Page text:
Uppsala, Sweden—A large Swedish-led study provides compelling evidence that oral contraceptives protect against both ovarian and endometrial cancer and that the benefits can continue decades after use is discontinued.
The comprehensive study from Uppsala University involved more than 250,000 women. Results were published in the journal Cancer Research.
The authors recount how oral contraceptive use has been suggested to influence the risk of breast, ovarian, and endometrial cancer and said the purpose of their study was to clarify the time-dependent effects between long-term oral contraceptive use and cancer risk. To do that, researchers performed an observational study in 256,661 women born between 1939 and 1970, from UK Biobank. Information on cancer diagnoses were collected from self-reported data and from national registers until March 2019.
Results indicate that the odds were lower among ever-users, compared with never-users, for ovarian cancer: OR = 0.72 (95% CI, 0.65-0.81) and endometrial cancer: OR = 0.68 (95% CI, 0.62-0.75). That association became stronger with longer use (P <.001), according to the researchers.
The study identified increased odds for breast cancer in women when limiting the follow-up to age 55 years: OR = 1.10 (95% CI, 1.03-1.17), but not for the full timespan.
“We only found a higher HR for breast cancer in former users immediately (≤2 years) after discontinued oral contraceptive use (HR = 1.55, 95% CI, 1.06-2.28), whereas the protective association for ovarian and endometrial cancer remained significant up to 35 years after last use of oral contraceptives,” the researchers write. “Given the body of evidence presented in our study, we argue that oral contraceptives can dramatically reduce women's risk of ovarian and endometrial cancer, whereas their effect on lifetime risk of breast cancer is limited.”
Ovarian and endometrial cancer are among the most common gynecological cancers, with a lifetime risk of just over 2%. Endometrial cancer is slightly more common but because it has clearer symptoms and is therefore often detected at an early stage, the mortality rate is low. However, ovarian cancer is among the deadliest cancers since it is often not detected until it has already spread to other parts of the body.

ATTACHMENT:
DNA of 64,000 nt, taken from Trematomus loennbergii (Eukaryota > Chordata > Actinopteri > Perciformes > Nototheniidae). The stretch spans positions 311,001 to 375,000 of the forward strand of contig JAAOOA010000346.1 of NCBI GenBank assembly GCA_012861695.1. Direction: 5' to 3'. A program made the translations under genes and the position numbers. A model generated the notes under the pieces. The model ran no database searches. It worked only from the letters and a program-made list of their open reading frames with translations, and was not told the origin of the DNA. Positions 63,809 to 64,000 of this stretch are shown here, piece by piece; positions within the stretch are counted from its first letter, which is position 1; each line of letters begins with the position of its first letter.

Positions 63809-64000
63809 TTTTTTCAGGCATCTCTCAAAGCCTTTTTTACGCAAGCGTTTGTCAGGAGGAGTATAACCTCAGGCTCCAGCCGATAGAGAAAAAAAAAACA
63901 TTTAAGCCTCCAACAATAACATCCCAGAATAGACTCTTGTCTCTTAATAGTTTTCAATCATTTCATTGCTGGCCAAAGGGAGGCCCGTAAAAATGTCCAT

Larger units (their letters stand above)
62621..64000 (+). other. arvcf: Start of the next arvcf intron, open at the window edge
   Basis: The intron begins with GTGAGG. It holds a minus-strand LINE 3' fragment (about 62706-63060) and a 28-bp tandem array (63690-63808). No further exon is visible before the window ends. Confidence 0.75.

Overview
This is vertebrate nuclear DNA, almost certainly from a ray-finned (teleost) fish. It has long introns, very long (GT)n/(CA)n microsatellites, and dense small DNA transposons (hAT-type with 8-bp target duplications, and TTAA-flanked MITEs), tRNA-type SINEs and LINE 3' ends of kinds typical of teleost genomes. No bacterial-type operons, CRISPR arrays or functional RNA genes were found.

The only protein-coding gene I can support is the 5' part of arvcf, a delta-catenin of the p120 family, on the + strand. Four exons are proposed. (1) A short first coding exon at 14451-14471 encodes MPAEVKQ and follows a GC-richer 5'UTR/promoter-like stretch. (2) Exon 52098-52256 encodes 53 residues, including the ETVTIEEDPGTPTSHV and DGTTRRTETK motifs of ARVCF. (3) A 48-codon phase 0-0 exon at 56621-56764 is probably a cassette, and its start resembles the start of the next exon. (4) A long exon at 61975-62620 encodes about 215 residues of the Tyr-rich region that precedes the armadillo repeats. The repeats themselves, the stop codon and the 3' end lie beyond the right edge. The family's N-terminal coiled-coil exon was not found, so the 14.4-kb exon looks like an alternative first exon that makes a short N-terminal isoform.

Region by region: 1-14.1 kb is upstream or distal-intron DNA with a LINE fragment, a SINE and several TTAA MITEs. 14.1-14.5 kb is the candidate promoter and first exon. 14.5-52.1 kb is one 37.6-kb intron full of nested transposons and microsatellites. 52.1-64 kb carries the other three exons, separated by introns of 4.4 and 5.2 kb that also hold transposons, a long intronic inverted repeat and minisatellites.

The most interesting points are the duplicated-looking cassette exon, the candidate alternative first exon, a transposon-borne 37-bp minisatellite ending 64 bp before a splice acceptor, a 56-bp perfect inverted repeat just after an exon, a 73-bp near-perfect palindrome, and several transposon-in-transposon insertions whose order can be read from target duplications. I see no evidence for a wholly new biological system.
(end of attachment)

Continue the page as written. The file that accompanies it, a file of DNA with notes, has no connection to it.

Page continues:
The first oral contraceptive pill was approved already in the 1960s, and 80% of all women in Western Europe have used oral contraceptives at some point in their life. Oral contraceptives include estrogen and progestin, which are synthetic forms of the female sex hormones. The estrogen and progestin in oral contraceptives prevent ovulation and thereby protect against pregnancy.
In the current study, the scientists compared the incidence of breast, ovarian, and endometrial cancers between women who had used oral contraceptive pills and never users.
“It was clear that women who had used oral contraceptive pills had a much lower risk of developing both ovarian and endometrial cancer. Fifteen years after discontinuing with oral contraceptives, the risk was about 50 percent lower. However, a decreased risk was still detected up to 30-35 years after discontinuation,” said coauthor Åsa Johansson from the Department of Immunology, Genetics and Pathology, Uppsala University.
Findings were also notable in terms of breast cancer, Johansson added, pointing out, “Surprisingly, we only found a small increased risk of breast cancer among oral contraceptive users, and the increased risk disappeared within a few years after discontinuation. Our results suggest that the lifetime risk of breast cancer might not differ between ever and never users, even if there is an increased short-term risk.”
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